Hop (Humulus lupulus) is a very popular plant due to its ageless use in preparing beer. At the same time, this herb may also be used medicinally, and modern scientists and herbalists work on discovering its properties and proving those attributed to the Hop by the herbal practitioners centuries ago.
Humulus lupulus is one of the representatives of Cannabidaceae family. Although various species possess minor differences, they may all be used interchangeably. In general, Humulus lupulus looks resembles that of a Stinging Nettle.
Hop, as it is known to the majority of people, is a hardy herbaceous plant with perennial stout root and crown that give raise to the annual rough and prickly angled climbing stems, which nevertheless are very flexible. The plant may reach great length (up to 25 feet).
Humulus leaves are opposite, with the exception of the upper ones, which may be situated alternately. The dark-green leaves, which have foot-stalks, are three-lobed with finely toothed margins.
In summer the plant bears multiple flowers commonly called “hops”, which develop in the axils of the leaves. Male flowers grow in panicles 3-5 inches long. Female blossoms look like leafy cone-shaped rounded catkins, which are scientifically called strobiles. They consist of many overlapping yellowish-green bracts, each one covering a fruit of the plant. The bracts and the fruits are covered with yellow granular powder, which is actually tiny glands containing lupulin – the resinous bitter agent, the most valuable constituent of Hops. Male and female flowers grow on the separate plants. Harvesting period is in September.
Humulus lupulus is native to Europe: it is said to have been grown in Germany, Holland, and England for ages. It is also suggested to have been cultivated in some parts of western Asia. Nowadays, the plant is commercially grown in many countries of the northern hemisphere.
Hops can tolerate colder temperatures, but it needs sunny places to grow well (or at least partial shade), and deep, humus rich and well drained soils or deep and sandy or loam soils to thrive. It should also get timely watering.
Female flowers, called hops, are used medicinally. The leaves and stems are also known to be used to prepare herbal remedies.
Capsules, extract, and tablets containing Hops may be found on the market. Often the remedy is combined with Valerian due to the similar action in order for the consumer to achieve better treatment results.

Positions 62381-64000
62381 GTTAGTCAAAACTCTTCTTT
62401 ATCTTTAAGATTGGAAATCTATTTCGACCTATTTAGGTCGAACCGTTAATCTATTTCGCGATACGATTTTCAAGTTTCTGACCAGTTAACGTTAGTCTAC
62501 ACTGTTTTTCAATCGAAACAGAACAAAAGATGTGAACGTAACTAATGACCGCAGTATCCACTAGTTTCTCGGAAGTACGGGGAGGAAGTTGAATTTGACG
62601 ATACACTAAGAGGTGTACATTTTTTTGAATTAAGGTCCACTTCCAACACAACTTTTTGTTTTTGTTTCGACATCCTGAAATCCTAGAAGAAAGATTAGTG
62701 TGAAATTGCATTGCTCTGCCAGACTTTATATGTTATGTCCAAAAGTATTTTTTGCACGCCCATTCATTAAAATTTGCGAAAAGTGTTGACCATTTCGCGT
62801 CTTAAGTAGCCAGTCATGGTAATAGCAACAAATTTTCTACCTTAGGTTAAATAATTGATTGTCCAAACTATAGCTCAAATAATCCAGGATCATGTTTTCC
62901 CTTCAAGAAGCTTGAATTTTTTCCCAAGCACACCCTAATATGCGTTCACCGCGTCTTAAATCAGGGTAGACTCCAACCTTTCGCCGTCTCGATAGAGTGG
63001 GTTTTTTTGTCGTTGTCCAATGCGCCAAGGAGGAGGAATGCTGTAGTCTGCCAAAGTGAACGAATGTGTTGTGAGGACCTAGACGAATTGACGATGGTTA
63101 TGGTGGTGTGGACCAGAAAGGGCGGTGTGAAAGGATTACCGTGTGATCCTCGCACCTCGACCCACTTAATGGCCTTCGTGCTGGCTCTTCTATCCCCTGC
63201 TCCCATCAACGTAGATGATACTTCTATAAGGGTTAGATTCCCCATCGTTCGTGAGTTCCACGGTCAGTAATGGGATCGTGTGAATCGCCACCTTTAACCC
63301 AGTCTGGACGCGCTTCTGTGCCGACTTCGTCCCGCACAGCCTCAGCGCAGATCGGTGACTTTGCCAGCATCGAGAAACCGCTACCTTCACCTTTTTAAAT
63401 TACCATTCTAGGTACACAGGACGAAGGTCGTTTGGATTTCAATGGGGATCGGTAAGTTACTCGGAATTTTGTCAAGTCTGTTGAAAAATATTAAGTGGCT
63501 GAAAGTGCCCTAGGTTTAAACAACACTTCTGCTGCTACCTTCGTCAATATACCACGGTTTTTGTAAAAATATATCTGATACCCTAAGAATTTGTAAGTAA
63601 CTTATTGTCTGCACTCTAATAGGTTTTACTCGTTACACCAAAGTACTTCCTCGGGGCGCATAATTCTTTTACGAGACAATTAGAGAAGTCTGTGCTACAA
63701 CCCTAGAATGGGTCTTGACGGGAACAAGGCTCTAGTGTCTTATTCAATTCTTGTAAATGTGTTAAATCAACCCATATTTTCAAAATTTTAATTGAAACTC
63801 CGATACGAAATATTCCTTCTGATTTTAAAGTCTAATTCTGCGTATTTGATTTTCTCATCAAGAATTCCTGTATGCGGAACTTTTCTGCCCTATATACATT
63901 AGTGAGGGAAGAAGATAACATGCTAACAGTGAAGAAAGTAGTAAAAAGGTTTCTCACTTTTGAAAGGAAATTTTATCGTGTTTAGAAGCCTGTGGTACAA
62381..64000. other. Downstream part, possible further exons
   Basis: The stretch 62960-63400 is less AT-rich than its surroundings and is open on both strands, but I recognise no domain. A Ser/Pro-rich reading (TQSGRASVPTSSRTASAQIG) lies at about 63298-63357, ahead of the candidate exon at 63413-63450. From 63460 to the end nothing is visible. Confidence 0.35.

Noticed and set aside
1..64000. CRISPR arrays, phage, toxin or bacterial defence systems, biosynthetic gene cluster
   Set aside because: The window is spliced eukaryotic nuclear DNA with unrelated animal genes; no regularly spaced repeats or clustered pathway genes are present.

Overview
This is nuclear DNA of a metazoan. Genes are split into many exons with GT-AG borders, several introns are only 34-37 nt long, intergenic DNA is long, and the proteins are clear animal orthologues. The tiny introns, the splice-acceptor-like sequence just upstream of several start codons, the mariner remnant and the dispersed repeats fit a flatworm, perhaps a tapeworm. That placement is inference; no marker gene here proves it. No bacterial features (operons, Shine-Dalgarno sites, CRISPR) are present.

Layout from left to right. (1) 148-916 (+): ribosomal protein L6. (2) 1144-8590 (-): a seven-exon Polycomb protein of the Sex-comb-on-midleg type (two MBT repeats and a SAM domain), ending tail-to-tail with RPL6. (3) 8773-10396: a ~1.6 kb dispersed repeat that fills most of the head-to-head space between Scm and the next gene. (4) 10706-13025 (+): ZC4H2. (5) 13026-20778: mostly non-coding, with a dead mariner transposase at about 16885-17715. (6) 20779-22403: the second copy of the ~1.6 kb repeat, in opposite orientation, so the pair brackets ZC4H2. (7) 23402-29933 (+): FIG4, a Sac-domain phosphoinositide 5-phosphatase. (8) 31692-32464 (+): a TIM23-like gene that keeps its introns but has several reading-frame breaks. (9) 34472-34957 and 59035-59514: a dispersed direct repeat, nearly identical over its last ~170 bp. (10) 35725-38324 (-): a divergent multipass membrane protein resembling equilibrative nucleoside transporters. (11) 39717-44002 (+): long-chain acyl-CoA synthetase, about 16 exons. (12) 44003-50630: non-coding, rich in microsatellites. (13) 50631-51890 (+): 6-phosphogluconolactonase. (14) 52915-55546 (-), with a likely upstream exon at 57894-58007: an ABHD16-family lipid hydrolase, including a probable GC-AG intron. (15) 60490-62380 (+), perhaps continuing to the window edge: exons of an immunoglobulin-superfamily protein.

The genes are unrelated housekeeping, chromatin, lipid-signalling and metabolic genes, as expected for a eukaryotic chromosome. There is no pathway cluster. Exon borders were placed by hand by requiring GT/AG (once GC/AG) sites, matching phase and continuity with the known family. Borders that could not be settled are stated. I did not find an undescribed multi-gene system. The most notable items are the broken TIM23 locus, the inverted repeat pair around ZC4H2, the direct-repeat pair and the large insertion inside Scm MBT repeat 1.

Hops cones are used for their bitter principle provided by the powder-like glands sprinkled over the bracts and fruits of the plant. The active ingredient of that powder is lupulin – a soothing, sedative, and hypnotic agent, consisting in its turn of humulene, lupamaric acids, and cholene. Lupulin works as a nervine and calming drug to induce sleep and eliminate headache and irritation. It may also improve the milk flow in breastfeeding mothers.
Volatile component dimethylvinyl carbinol is also associated with the sedative properties of the herb, as well as valerianic acid, found in Hops.
Polyphenolic compounds of Hops (humulon and lupulon) add to the bitterness of the plant’s remedies and serve as antibacterial and antiseptic means. Due to the bitter principles the herb is capable of fighting various digestive problems. It improves liver functioning and the production and secretion of digestive juices and bile. Besides, Hops is effective in relieving muscle tension and spasms, reducing pain and inflammation in the body (mainly due to the presence of tannins).
Another component of Hops, asparagin, is a diuretic, which may aid in toxins elimination from the body and reduction of fluid retention. Hops remedies may also have estrogenic effects.
In general, Hops is used as an anodyne, antiseptic, antispasmodic, diuretic, febrifuge, hypnotic, nervine, sedative, stomachic and tonic.
Initially, Hops cones were used to add bitterness to the drinks. With the lapse of time, people noticed that some of the herb’s actions may be used for eliminating certain health conditions. The most frequent use of Hops was as a sedative means: insomnia, depressive symptoms, irritation, nervous tension, delirium and anxiety were treated with the plant’s preparations.
Digestive disorders (diarrhoea, indigestion, dyspepsia, abdominal cramps and colics, and even worms) were the second type of the health problems, most frequently treated with Hops remedies.
In addition, jaundice, dysentery, fever, tuberculosis, leprosy, inflammation are said to be effectively treated with Hops. Used externally, the preparations from the plant are capable to fasten the healing of different skin conditions and slow-healing wounds and bruises. Moreover, even dandruff and painful menstrual symptoms can be reduced with the Hops remedies.
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